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DETERMINATION OF PYRETHROID PESTICIDES IN COMPOSITE DIETARY SAMPLES
MORGAN, J. N., P. KAUFFMAN, T. E. HIEBER, AND J. BRISBIN. DETERMINATION OF PYRETHROID PESTICIDES IN COMPOSITE DIETARY SAMPLES. Presented at European Pesticide Residue Workshop, Corfu, GREECE, May 21 - 25, 2006.
The overall goal of this research program is to identify those chemicals, pathways, and activities that represent the highest potential exposures to children and to determine the factors that influence these exposures. The following objectives will address this goal:
Revise and refine the existing research plan for children's exposure measurements research.
Collect measurement data on children's exposures.
Provide analytical support to children's pesticide exposure research.
Develop analytical methods for pesticides in duplicate diet food samples.
Develop and apply analytical methods for other chemicals including but not limited to brominated diphenyl ethers, phthalates, perfluorinated chemicals.
Evaluate the impact of chiral chemistry on the risk to children and exposure assessment.
Provide support to the National Children's Study.
Perform data analyses to fill critical data gaps.
Conduct analyses of dietary samples and refine the dietary model for the dietary exposure algorithm.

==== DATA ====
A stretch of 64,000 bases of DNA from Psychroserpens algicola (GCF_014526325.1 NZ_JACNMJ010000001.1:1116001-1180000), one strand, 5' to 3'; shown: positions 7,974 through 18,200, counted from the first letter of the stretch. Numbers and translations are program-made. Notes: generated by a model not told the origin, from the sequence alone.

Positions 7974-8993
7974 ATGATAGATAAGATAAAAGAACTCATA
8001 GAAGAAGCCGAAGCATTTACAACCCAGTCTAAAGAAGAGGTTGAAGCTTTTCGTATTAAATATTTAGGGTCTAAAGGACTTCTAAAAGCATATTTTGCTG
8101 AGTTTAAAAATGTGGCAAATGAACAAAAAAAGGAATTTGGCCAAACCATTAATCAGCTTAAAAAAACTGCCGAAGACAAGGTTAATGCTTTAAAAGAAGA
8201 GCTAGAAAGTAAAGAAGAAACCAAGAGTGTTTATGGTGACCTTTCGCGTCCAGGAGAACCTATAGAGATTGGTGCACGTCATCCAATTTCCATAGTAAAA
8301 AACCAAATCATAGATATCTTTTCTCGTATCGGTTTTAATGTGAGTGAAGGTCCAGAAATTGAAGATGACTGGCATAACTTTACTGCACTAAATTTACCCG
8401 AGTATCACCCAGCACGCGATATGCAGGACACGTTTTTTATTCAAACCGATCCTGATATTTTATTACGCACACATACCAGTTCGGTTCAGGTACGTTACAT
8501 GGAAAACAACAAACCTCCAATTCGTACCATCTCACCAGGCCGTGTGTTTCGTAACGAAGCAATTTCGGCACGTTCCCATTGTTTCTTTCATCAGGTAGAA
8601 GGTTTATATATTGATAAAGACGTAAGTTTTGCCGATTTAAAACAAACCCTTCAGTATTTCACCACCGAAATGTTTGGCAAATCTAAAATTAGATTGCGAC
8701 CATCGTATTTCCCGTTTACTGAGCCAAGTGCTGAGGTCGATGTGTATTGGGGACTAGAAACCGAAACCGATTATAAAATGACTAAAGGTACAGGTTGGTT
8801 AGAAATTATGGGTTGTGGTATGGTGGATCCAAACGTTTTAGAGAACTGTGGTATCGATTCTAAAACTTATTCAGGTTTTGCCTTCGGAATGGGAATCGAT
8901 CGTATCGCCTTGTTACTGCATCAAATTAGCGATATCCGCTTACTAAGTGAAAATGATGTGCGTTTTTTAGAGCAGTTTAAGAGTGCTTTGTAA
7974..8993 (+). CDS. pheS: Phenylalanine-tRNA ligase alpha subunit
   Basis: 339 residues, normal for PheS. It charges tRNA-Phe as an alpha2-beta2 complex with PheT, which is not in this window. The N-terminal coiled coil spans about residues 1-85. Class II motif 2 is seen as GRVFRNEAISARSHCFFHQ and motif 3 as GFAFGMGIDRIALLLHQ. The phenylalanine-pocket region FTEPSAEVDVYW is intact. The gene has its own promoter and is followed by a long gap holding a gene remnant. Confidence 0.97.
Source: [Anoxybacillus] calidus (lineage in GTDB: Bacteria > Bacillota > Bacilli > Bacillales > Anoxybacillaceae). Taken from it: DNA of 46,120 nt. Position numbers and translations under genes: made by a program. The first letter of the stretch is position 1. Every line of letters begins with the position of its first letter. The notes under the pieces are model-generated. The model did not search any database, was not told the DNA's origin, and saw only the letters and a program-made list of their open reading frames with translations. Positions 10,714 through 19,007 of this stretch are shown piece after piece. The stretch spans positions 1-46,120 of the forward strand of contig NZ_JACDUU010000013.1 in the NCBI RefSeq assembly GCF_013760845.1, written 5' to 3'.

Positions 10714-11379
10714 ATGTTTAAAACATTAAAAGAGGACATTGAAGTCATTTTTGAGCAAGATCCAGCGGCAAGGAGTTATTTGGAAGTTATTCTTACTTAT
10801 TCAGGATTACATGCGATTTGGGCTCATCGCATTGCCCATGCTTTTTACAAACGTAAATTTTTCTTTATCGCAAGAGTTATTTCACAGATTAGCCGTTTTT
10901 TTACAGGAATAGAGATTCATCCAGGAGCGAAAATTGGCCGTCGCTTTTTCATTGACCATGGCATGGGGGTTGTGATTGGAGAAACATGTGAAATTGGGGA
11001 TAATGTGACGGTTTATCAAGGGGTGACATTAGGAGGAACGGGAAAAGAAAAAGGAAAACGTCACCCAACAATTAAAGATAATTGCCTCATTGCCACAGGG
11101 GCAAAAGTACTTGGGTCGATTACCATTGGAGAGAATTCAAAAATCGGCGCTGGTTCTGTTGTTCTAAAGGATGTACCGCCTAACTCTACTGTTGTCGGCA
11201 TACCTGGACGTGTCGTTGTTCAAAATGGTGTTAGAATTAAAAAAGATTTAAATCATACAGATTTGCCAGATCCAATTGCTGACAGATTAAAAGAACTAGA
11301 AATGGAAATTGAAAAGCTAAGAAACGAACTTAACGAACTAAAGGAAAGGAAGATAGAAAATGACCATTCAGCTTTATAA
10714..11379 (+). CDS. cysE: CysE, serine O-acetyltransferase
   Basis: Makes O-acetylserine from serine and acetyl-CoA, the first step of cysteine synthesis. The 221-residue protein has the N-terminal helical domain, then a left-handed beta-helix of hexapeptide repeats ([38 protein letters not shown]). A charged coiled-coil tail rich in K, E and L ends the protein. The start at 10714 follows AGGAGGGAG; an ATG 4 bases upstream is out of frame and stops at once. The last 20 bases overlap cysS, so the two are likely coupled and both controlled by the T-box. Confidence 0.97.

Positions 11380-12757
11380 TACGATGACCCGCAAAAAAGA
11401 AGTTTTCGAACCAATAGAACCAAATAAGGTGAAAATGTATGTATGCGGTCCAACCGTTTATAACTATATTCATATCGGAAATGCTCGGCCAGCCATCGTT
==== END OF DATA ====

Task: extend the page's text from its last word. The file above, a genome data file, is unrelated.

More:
The U.S. Environmental Protection Agency's National Exposure Research Laboratory (NERL) conducts aggregate exposure studies for determining an individual's exposure to a broad range of target analytes in composite dietary samples. The objective of this work is to develop an analytical method, with sub-part per billion (ppb) detection limits, for the determination of pyrethroid pesticides in composite dietary samples collected in exposure studies.
Pressurized solvent extraction (hexane, acetonitrile, and hexane/acetone) and clean-up with solid phase sorbents (diatomaceous earth, alumina, graphitized carbon black and primary secondary amine) were evaluated for both lyophilized and wet composite food samples. Detection techniques included gas chromatography/mass spectrometry in the selected ion monitoring mode and gas chromatography/tandem mass spectrometry. Target performance criteria were 60-140% recovery, 30% relative standard deviation, and sub-ppb detection limits. Results suggest that recoveries in this range are generally achievable, while sub-ppb detection limits may present a significant challenge. A comparison of method performance parameters, including recovery, precision and detection limits, using a variety of extraction parameters, clean-up procedures, and detection techniques, will be presented.